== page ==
Laboratory tests on mercury emission monitoring with resonating gold-coated silicon cantilevers

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To measure extremely low concentrations of mercury vapor in gases as encountered in flue gases of coal-fired power plants, accurate and reliable online and/or portable mercury detection systems are needed. As discussed in this communication, resonating silicon-based cantilevers coated with thin films of gold change their resonant frequency when exposed to mercury vapors and could serve as the basis for such sensing devices. Two different types of commercial AFM cantilevers, which differed by physical dimensions and surface finish, were coated with a 10 nm film of gold and were tested in streams of argon containing mercury. The argon flow rates ranged from 5.7 to 57.4 mL/min, carrying mercury vapors at concentrations between 37 and 700 μg/m3. The results show that smaller cantilevers (∼140 μm x 40 μm x 4 μm) with a resonant frequency of 270-275 kHzwere sensitive to less than 10 picograms of mercury, whereas larger cantilevers (∼245 μm x 50 μm x 7 μm) with a resonant frequency of 155-165 kHz have a sensitivity about 10 times lower. The results indicate that the kinetics of mercury capture by the gold coating follows a simple power law-correlation with the mass change (Δm) being proportional to tn, where t is the capture time and n depends strongly on the concentration of mercury in the gas. It is also demonstrated that the mercury can be stripped off the gold coating by heating to 350°C, which would allow the cantilevers to be regenerated and reused. © 2008 American Chemical Society.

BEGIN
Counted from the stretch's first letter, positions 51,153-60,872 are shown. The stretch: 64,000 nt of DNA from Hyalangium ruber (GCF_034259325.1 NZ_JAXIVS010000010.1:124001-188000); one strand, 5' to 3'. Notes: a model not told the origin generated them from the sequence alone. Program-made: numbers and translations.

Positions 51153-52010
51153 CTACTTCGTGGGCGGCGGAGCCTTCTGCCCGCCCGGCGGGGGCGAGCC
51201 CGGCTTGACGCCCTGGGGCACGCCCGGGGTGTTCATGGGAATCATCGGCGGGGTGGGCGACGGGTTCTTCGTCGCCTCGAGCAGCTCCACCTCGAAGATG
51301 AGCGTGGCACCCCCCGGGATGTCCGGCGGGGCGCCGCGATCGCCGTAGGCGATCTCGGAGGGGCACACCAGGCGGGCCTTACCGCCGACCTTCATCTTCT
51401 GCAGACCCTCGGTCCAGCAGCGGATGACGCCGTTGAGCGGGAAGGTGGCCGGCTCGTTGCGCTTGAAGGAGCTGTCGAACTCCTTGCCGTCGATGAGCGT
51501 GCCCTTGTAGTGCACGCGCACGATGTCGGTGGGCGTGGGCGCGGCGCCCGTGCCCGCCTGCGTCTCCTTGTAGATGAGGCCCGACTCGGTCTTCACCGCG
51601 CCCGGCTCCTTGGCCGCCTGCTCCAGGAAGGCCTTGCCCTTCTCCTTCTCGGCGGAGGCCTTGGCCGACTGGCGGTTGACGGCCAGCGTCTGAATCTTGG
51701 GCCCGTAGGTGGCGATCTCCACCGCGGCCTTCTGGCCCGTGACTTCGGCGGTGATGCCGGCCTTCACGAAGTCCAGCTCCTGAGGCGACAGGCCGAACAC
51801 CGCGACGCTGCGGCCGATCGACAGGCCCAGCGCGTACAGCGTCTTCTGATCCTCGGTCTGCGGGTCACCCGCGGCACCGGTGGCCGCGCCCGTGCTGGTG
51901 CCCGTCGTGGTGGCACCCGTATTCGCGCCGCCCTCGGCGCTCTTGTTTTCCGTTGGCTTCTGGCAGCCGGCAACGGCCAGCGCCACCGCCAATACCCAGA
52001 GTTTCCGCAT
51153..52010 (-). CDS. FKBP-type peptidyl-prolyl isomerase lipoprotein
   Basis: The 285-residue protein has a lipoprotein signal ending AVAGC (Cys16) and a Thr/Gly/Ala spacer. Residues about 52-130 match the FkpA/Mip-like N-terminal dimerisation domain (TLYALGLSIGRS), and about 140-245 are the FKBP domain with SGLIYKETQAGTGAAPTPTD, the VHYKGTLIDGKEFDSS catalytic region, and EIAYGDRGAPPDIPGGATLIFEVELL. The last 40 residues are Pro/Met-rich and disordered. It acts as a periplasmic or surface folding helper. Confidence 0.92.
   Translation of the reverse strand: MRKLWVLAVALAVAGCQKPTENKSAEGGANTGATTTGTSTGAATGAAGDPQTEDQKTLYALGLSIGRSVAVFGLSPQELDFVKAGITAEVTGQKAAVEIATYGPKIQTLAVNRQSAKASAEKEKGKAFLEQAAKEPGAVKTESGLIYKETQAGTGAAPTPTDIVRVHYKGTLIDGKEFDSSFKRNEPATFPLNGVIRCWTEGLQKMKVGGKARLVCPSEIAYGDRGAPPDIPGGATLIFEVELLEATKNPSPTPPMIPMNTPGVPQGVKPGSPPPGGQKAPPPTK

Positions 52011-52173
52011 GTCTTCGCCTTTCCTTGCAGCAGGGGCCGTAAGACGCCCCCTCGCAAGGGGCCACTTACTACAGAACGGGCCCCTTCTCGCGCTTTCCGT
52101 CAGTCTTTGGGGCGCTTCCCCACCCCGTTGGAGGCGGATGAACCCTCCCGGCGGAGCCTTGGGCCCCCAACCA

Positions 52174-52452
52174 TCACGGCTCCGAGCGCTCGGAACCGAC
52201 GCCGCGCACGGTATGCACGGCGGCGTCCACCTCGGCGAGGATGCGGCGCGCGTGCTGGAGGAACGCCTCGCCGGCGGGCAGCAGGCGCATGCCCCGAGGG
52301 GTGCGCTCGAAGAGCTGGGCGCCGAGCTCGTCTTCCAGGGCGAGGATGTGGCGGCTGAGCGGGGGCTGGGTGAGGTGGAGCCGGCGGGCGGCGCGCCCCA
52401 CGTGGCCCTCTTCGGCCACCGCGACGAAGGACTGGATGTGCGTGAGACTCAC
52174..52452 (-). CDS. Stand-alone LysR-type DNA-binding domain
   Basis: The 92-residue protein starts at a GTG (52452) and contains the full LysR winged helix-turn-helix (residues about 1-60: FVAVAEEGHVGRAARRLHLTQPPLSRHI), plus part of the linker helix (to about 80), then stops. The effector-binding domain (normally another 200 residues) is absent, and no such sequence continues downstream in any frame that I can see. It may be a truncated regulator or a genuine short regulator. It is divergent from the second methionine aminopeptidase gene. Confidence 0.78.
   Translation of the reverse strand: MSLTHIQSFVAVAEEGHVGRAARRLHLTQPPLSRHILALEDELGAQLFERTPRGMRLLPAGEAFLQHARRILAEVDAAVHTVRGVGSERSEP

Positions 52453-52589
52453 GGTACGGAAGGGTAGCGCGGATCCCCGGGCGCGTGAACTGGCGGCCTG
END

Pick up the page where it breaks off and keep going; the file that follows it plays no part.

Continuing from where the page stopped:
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Environmental Science and Technology